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           Volume 10 |Issue 37 | September 30, 2011 |


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Star Diary

Blowing with the Wind of Change

A few weeks ago, my mother had decided to go to my village. I wasn't that excited at first because villages are easily inundated and have many more problems that we city folks find very difficult to cope with. However, as I had no choice, we set out in the morning and reached there in the evening. The village was okay but what actually caught my eyes was a small hut beside an open field. I went closer to the hut to take a look at it. The old and rusty place looked like it was abandoned a long time ago, yet I could hear people, in particular, kids talking. It was more of a chant, a chant of the letters of the English alphabet. Intriguingly, I entered the room and found that it was a school only with a few tables and some 11 children of different ages, wearing ragged and torn clothes. I decided to join them for one class. Though the room was congested, the time I spent there was tantamount to what people assume as time spent in heaven. I did study in a highly reputed school yet I had so much to learn from these children. The teacher was very helpful, but I could see the lack of resources in the place. Many children didn't have books and so had to share with others. The children were very enthusiastic to learn. After the classes were over, I got a chance to have a conversation with one of the students. I realised that they had so less to expect from life. I couldn't imagine a day in their shoes. Their life was an uphill struggle and it was really encouraging to see them make time for education amidst so much hardship. As time went by, I had to bid farewell to the teacher and left the school but I believe that a part of me will always be in that decrepit hut somewhere in my village where winds of change are blowing.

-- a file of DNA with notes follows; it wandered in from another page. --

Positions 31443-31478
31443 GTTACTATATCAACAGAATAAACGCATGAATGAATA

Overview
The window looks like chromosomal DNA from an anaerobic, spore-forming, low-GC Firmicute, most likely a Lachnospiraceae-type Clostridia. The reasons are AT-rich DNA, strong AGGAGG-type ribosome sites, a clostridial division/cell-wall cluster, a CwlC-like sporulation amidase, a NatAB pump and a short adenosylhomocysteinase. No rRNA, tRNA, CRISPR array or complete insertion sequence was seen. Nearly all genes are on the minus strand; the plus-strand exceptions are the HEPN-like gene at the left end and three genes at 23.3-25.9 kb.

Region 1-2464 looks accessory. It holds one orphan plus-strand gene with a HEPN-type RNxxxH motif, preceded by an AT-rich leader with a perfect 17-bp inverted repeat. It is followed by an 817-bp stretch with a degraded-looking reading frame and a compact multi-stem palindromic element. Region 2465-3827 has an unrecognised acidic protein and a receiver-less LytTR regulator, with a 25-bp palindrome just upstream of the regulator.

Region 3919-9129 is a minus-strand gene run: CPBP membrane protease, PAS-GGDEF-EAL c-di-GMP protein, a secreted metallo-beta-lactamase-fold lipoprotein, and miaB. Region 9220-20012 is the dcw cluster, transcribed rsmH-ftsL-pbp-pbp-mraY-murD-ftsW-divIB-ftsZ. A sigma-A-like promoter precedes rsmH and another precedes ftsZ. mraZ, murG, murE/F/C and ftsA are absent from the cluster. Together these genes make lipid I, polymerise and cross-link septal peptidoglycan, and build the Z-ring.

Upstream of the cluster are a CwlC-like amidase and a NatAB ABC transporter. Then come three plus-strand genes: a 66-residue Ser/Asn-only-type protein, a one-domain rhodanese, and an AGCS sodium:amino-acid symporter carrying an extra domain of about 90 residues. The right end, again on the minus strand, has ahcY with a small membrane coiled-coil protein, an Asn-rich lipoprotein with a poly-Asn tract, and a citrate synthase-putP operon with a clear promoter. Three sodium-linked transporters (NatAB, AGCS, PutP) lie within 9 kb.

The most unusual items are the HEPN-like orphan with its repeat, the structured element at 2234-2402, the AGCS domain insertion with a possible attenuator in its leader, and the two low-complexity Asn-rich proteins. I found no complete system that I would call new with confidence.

Tanha Kashfia Kate
Uttara Model Town

Recreation Lost

A strange thing happened a couple of weeks ago. My friends and I were at a popular Sheesha Lounge in Banani when the police raided it. I had been visiting Sheesha lounges in Dhaka for a few years now and nothing like this had ever happened. The police came in and started accusing the owner and the staffs of mixing marijuana with the tobacco. They started questioning the customers too and searched people's bags, which I thought was highly improper and intrusive. At one point they threatened to arrest everyone and declared the place closed until further notice. From what we could see, they had found no evidence that anything illegal was happening at this place. Later, I heard that similar incidents had happened at other lounges and that all these places had been shut down. It makes me sad to think that one of the few means of recreation for us youngsters has been snatched away without adequate explanation. If they have knowledge of places serving marijuana with their sheesha why don't they find those specific spots and close them? Why target the innocent ones?

Dhanmondi, Dhaka


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